First Giant Panda Is Released Into the Wild

Xiang Xiang the panda today became the first captive-born giant panda to be released into the wild.

With two barks and a charge at a film crew, Xiang Xiang the panda today became the first captive-born giant panda to be released into the wild.

The four-year-old male panda was set free in the bamboo-covered mountains of Sichuan Province in southwest China—more than 40 years after the first captive-bred giant panda was born.

Xiang Xiang, whose name means lucky or auspicious, has been fitted with a collar carrying a satellite tracking device so researchers can keep tabs on his whereabouts.

On his release this morning the panda barked twice like an angry dog and ran at a National Geographic Society film crew before quickly vanishing into the forest, according to eyewitness reports.

Conservationists hope this pioneer panda will mark the start of a program to reintroduce one of the world's best loved endangered animals into its native habitat.

The program could eventually double China's wild panda population, researchers say.

First Release

The 176-pound (80-kilogram) male was hand-picked for the mission, being trained for a new life as a wild panda from the age of two.

Xiang Xiang was raised at the China Conservation and Research Center for the Giant Panda, or Panda Center, in the Wolong Nature Reserve.

The Panda Center houses more than a hundred pandas—more than half the total number of captive pandas worldwide. Only about 1,600 giant pandas are still left in the wild, conservationists say.

Zhang Hemin, who is head of the breeding facility, says Xiang Xiang's habitat training began in a five-acre (two-hectare) open enclosure.

The giant panda was later transferred to an area ten times bigger that simulated the animal's natural habitat—including plenty of bamboo as a food source.

There Xiang Xiang learned to build a den and mark his territory. Zhang says the animal also started becoming aggressive toward humans, howling and biting just as a wild panda would.

"This is the first time a captive-bred panda has been trained and released into the wild," said Marc Brody, a panda conservationist and National Geographic Conservation Trust grantee.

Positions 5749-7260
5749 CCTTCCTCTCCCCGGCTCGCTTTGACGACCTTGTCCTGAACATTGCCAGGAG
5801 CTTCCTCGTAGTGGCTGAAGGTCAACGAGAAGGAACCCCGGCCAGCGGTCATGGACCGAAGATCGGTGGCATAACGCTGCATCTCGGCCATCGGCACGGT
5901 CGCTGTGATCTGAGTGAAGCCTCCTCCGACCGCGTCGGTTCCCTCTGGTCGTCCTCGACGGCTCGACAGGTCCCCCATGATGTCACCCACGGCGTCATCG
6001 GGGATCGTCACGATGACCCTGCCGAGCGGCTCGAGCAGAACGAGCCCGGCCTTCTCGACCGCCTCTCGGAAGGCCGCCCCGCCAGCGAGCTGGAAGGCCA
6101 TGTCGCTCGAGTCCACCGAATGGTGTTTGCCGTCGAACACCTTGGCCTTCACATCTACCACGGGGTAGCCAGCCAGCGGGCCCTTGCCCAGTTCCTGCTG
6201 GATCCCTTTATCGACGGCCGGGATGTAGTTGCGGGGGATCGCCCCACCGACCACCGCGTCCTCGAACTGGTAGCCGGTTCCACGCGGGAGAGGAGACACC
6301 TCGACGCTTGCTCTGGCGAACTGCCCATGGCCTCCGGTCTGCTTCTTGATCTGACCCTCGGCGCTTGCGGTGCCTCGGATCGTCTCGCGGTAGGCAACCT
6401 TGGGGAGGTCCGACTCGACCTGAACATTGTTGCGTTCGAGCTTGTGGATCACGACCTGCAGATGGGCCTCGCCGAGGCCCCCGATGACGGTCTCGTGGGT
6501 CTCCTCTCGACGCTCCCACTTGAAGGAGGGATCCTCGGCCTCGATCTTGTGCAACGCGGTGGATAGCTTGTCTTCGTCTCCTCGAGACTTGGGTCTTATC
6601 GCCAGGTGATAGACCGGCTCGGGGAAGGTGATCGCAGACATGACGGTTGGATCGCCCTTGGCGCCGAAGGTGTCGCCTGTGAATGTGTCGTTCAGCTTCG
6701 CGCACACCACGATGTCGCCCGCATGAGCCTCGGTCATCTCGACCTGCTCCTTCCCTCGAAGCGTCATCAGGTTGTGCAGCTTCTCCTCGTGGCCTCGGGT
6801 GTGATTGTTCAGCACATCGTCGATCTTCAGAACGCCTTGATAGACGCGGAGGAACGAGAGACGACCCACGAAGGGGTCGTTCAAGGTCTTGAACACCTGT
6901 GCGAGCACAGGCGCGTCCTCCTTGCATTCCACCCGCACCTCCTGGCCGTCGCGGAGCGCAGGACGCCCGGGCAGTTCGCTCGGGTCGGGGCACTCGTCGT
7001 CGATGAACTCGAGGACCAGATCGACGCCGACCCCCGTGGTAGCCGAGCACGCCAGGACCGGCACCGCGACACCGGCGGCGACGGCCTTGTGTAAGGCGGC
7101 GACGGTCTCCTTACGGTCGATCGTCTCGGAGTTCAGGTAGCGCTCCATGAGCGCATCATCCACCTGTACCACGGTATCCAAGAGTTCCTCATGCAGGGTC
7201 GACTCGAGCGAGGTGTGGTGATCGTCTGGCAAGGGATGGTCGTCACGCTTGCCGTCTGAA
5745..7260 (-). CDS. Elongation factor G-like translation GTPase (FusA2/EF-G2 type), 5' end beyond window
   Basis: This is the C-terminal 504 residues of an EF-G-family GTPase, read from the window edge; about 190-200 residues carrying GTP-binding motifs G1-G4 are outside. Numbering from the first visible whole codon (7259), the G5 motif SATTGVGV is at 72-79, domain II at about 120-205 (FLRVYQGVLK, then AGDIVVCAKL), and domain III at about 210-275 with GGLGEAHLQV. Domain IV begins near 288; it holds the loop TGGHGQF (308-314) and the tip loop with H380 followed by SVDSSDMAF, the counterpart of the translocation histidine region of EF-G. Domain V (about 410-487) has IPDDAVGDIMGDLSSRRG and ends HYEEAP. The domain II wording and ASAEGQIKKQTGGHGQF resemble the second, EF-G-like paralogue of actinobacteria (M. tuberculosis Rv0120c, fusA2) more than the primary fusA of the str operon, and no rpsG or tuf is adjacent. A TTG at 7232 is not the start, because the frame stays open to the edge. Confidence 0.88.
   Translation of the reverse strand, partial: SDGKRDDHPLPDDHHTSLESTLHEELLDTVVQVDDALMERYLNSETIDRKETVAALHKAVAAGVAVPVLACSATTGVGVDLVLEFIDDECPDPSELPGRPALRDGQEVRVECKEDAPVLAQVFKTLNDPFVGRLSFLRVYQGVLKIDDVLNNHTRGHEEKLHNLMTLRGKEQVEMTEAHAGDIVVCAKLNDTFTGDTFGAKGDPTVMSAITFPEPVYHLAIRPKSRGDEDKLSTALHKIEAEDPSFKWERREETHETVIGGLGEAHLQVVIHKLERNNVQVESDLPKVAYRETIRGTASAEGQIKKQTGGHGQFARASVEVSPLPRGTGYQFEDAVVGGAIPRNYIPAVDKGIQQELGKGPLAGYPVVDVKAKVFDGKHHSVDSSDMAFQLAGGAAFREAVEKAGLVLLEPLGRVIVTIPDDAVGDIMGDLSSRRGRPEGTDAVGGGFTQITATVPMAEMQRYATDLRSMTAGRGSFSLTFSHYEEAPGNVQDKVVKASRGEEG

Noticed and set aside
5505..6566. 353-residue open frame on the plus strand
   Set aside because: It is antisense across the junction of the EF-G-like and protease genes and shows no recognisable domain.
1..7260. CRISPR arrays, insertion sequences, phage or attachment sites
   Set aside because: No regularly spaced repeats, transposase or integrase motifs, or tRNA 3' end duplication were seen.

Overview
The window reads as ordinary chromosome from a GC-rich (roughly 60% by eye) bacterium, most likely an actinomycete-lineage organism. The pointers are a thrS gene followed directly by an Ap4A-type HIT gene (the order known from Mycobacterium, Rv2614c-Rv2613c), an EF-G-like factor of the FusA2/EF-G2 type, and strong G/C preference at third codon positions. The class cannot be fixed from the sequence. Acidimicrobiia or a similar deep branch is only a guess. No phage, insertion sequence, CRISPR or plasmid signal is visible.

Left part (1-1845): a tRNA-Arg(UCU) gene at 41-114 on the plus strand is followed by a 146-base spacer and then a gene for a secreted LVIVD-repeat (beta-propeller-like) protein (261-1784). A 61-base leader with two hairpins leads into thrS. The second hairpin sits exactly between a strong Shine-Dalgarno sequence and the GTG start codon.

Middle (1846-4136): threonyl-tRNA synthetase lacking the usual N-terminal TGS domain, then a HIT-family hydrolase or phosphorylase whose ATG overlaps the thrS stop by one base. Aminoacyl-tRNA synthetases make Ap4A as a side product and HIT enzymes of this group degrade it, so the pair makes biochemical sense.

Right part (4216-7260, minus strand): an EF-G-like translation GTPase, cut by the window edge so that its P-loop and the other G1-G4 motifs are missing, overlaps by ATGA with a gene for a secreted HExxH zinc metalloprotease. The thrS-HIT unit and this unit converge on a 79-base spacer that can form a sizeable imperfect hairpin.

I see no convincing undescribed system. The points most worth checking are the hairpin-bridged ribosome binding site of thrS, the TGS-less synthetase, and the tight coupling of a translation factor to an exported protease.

Brody is the founder of the consulting group U.S.-China Environmental Fund (USCEF), which is working with Chinese researchers to conserve wild pandas and their habitat in the Wolong Nature Reserve and the surrounding area.

"Xiang Xiang spent two years on a hillside above the Panda Center developing [his] wild behaviors," Brody said.

He says the animal's handlers quickly noticed a change in his behavior. Instead of having docile eyes, he would look at the keepers and stare them down.

A marked improvement in Xiang Xiang's vitality and general health was also noted.

Brody says the panda was released in the western end of the Wolong Nature Reserve, a mountainous region covering 770 square miles (1,994 square kilometers) with a hundred peaks more than 16,400 feet (5,000 meters) high.

"It's an area that's known to be frequented by other pandas," Brody said. "One doesn't know whether a dominant male in the area is going to come down and kick [Xiang Xiang's] ass or not."

"This is a test case," he added.

If Xiang Xiang's release proves a success, other captive-bred panda releases may follow.

"In the future, instead of having a single training ground, we may have eight or ten," Brody said. "We might get to a point in a few years where we are releasing 15-plus pandas a year."

Such releases could help boost the genetic diversity of the wild panda breeding pool, conservationists say.

"Due to habitat fragmentation and smaller panda populations, [conservationists] are concerned about the lack of genetic diversity in pandas in the wild," Brody said.

Former Range

Brody says a reintroduction program may also help return giant pandas to their former range.

Supported by funding from the National Geographic Society, USCEF and research institutes are working to identify potential new giant panda habitat in the Sichuan Giant Panda Sanctuary.

This 3,700-square-mile (9,583-square-kilometer) area surrounding the Wolong Nature Reserve has the largest contiguous block of giant panda habitat in the world.

"We hope to map and monitor pretty much all of the sanctuary," Brody added.

Researchers would then calculate the optimum panda population for the region, using captive-bred pandas to increase numbers where needed.

"You have this large area of potential habitat which is not fully utilized by pandas," Brody said.

"We're going to try to improve and restore habitat, create corridors to link panda populations, and then, where possible, we'll be able to repopulate those areas.

"We may be able to approximately double the wild panda population," he said.

However, Brody says, the longer term question isn't, Can we train a panda to be released into the wild?, but, Is there going to be a wild for the panda to live in?

Road building and development fueled by panda tourism and China's fast-growing economy pose the major threat to giant pandas, says the World Wildlife Fund (WWF). The international conservation group has the famous black-and-white creature as its symbol.

"Even if captive-bred pandas are successfully released into the wild, WWF does not believe that captive breeding alone is an effective conservation method to save giant pandas," said Dermot O'Gorman, WWF China's country representative.

"Protecting the pandas' habitat is the most important step in giant panda conservation," he said.

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